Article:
Melissa Ginsburg


 the thief            the pockets
 the unfound      the looking
 the seen            and unseen
 the bent             the fluent
 the misplaced   the measured 
 the wreathed    the mirrored
 the buried         and planted 
 the vining          the drying 
 the hung            in the shed 
 the tethered      the strung
 the thinning      and keening 
 the stripped bare of feathers 
 the breast to     the shell
 the fiercely        guarded 
 the hissing        on the nest
 the stolen          forgotten


It is still night

 the cockerel   punctures
 warm dark with   threat-
 light.        calls day down 
 in a steady     curse until
 the world     thickens his
 garbled throat.   strangle
 call.             remembered
 or imagined         days of
 harm.            dawn smell
 of dusty wool            not
 hatched            but born.
 not                 floored but 
 thatched       with alarm. 
 shed down.             chips 
 of pine         and warning 
 ash.          crowing in the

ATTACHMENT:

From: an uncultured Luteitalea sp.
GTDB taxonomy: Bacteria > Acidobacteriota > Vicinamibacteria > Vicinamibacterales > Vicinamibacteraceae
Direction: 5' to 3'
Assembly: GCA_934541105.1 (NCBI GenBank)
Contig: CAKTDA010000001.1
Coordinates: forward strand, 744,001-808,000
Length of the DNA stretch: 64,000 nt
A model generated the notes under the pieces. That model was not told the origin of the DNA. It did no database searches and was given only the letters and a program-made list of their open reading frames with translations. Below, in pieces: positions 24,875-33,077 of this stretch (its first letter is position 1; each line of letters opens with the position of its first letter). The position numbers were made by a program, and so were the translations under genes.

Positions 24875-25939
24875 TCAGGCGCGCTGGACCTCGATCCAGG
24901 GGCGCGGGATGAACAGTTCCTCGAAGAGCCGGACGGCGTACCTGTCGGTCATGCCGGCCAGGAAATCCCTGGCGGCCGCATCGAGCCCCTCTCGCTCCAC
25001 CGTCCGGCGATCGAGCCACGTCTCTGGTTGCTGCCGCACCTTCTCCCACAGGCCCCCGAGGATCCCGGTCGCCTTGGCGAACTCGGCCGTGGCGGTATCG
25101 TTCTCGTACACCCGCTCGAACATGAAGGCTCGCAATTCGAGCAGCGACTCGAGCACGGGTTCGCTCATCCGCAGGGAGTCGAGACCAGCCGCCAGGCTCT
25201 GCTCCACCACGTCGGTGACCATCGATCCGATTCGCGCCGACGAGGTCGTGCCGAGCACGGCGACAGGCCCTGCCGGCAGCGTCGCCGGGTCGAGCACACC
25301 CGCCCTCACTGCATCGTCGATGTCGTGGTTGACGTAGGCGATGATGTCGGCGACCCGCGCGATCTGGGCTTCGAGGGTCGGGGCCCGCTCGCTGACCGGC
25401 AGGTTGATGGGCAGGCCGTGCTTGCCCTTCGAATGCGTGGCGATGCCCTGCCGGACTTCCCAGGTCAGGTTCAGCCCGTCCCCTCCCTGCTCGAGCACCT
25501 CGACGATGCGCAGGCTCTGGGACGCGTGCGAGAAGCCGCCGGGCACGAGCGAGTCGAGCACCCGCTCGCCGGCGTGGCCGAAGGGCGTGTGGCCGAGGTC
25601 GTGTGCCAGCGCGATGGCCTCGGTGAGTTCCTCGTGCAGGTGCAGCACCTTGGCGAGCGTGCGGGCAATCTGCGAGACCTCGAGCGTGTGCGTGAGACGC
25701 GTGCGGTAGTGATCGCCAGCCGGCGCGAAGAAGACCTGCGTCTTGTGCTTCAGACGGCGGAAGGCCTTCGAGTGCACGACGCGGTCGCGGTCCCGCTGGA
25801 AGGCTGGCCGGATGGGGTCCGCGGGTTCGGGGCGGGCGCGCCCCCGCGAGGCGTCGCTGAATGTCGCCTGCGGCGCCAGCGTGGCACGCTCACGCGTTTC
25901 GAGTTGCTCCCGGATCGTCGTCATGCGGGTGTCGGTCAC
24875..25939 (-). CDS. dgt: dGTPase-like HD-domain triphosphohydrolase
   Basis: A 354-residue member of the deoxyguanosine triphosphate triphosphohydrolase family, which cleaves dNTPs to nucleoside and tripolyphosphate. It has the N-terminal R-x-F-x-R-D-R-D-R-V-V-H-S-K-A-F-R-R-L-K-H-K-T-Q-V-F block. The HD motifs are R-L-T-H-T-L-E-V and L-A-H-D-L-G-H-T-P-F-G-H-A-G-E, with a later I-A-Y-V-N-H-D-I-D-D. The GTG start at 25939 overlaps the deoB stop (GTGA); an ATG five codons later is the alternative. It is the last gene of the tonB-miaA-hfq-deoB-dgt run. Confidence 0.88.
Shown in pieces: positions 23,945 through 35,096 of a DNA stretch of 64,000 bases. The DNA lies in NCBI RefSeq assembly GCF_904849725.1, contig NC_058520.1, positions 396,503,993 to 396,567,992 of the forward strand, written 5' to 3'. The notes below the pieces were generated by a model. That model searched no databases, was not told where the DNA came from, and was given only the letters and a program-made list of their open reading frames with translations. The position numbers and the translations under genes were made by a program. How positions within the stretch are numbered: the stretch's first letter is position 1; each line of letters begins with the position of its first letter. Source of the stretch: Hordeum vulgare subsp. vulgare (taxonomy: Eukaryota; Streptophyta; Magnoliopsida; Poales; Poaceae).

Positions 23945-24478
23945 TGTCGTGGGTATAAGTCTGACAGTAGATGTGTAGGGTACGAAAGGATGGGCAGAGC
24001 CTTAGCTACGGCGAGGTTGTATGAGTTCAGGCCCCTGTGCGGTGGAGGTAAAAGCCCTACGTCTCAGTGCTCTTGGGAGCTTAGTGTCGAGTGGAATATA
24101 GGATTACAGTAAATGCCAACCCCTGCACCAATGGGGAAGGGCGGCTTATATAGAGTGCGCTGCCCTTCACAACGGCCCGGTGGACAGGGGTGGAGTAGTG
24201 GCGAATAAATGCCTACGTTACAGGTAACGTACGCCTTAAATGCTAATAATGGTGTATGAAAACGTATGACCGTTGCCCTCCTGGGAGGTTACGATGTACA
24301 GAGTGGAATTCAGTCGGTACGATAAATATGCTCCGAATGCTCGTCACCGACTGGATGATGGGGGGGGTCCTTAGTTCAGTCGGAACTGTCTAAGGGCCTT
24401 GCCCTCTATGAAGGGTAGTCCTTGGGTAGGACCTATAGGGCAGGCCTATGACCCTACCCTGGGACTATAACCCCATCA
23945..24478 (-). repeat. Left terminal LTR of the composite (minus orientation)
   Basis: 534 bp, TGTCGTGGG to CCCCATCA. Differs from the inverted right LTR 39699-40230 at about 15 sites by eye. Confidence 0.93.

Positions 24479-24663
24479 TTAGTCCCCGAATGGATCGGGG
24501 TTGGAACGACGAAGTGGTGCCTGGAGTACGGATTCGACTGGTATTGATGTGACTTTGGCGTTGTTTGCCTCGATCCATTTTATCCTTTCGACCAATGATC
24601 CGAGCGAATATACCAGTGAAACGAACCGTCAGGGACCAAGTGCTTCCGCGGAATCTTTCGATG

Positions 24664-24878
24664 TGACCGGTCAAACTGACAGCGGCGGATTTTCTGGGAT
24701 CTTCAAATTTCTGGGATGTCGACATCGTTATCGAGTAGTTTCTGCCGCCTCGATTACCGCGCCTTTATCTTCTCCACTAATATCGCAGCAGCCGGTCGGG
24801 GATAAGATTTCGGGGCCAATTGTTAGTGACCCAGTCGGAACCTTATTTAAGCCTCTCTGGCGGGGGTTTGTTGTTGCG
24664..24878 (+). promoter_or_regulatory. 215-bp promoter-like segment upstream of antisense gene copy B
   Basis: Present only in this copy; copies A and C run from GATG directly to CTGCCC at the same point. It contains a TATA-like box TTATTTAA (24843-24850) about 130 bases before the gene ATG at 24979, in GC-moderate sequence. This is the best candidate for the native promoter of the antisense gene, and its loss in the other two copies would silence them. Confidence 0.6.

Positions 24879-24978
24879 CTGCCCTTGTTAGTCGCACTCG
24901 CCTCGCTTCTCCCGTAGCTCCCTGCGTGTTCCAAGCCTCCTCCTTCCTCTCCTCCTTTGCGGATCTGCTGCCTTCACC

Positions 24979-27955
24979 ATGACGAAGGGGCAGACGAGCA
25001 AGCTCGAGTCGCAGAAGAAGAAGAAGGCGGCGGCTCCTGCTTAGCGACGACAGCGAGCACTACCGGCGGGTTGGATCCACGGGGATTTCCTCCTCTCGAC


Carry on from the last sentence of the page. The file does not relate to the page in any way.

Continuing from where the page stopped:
dark to stitch         hexed 
 light               to morning. 

From the Author: Broody hens tear out their breast feathers in order to press their eggs directly to their skin for warmth. They eschew food and water and can make themselves ill, can even die of thirst while guarding the nest. Roosters both protect and brutalize the hens in their flock, and crow at any time of the day or night. To be near chickens is to witness patterns of ancient violence, their instincts honed by continual mortal danger and the drive to reproduce before they die. 

Melissa Ginsburg’s latest poetry collection, Doll Apollo, will be published in 2022 by LSU Press. She is the author of the novels The House Uptown and Sunset City, the poetry collection Dear Weather Ghost, and the poetry chapbooks Arbor, Double Blind, and the forthcoming Apollo. Her poems have appeared in the New Yorker, Guernica, Kenyon Review, Fence, Southwest Review, and other magazines. Originally from Houston, Melissa teaches at the University of Mississippi in Oxford, where she lives with two dogs, eleven chickens, and the writer Chris Offutt.